Which sentence structure is more accurate?

  1. ... that sounds almost like a command.
  2. ... that almost sounds like a command.

Both structures are fully grammatical. There is a very slight difference, not really in meaning, but in emphasis:

That sounds almost like a command.

This puts the emphasis on "sounds".

That almost sounds like a command.

This puts the emphasis on "almost".

  • +1 for the Mistress of Thwack, for almost answering exactly as I would have, or exactly answering almost as I would have: I can't make up my mind. – Robusto May 18 '11 at 20:49
  • @Robusto: uh, Thwack!. I think. – Marthaª May 18 '11 at 22:03
  • @Robusto: In this case I think we can safely say @Martha didn't almost answer as you would. If the difference was so slight that even you couldn't distinguish what she wrote from what you would have, she didn't almost manage it - she really did it! – FumbleFingers May 19 '11 at 2:53
  • @Robusto I'd go with "answering almost exactly". – Brilliand Apr 1 '14 at 21:11

Both are grammatically correct.

I think that in your specific example, most English speakers would have difficulty saying what the difference in meaning might be.

But if you were to change the verb:

He almost barked like a dog. (Meaning he did not bark)


He barked almost like a dog. (Meaning he barked, but maybe he sounded like a seal.)

Those have very different meanings.

My best guess to explain this is that "sounds like [...]" is a phrasal verb, while "bark like [...]" is a verb followed by an adverbial phrase. Some would people would say that "bark like" is incorrect. They might object to "like" and "as" being used interchangeably. They would prefer "He almost barked as a dog." or "He barked almost as a dog."

  • I think it's disingenuous of you to switch from OP's sounds to your barked. It implies at least the possibility of there being some subtle distinction in OP's example, which yours might help identify. But there simply is no such distinction in his case. – FumbleFingers May 19 '11 at 2:49
  • @Fumble. Thanks for pointing that out. I'm not trying implying a subtle distinction between the asker's two examples. I certainly would not be able to point to a difference in meaning in the asker's examples, and I stated as much. I am merely pointing out that that particular lack of distinction is not necessarily true to seemingly similar verb phrases. Feel free to avail yourself of down-votes and edits if you feel it is appropriate. – NateMPLS May 19 '11 at 3:08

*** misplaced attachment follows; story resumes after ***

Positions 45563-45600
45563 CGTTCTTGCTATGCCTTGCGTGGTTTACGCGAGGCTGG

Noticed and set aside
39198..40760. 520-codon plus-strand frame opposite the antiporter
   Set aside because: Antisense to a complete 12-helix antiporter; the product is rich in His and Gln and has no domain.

• I certainly wouldn't downvote your answer. It's true, interesting, well-expressed, and to a certain extent relevant. I think really we probably agree about OP's examples themselves. But you slightly hedge your bets by saying "most English speakers [would] have difficulty" distinguishing them, where I'm happy to come right out and say any that did would just be making things up. And even your examples aren't clear-cut - some speakers would use your first form to mean the second. Ambiguity abounds around the word almost. – FumbleFingers May 19 '11 at 3:19

I think there's no difference whatsoever in the two forms.

They mean exactly the same thing, they're used in exactly the same way, and I see no point in attempting to identify subtle differences that aren't really there.

Having said that, I'm intrigued by this NGram showing that whilst sounds almost like has always been the more common form, almost sounds like has gradually been creeping up over the last century. I really can't explain this shift, but it does seem to be a real effect.


If pressed, I would say #1: it (whatever "that" is) definitely "sounds", it doesn't almost "sound". The almost applies to the degree to which that "sounding" is "like a command".

Edit: Per Jason's comment, I'm inclined to withdraw this answer. I had said "if pressed", because it really looked like an extremely fine point in the first place. It looks as if it was a vanishingly fine point. :)

  • In #2, the adverb almost applies to the whole VP sounds like a command, not just the verb sounds. Both #1 and #2 are perfectly sensible. – Jason Orendorff May 18 '11 at 23:21

That sounds almost like a command is more appropriate as it emphasizes the correct part of the sentence i.e. "sounds".
When I say "almost sounds", it is indicating the sound part to be incomplete, which is not the case.
Hence, in my opinion, That sounds almost like a command is correct!


Neither of these phrases is correct. It either "sounds like" or "doesn't sound like". "Almost" just indicates that you're doubting your own perception.

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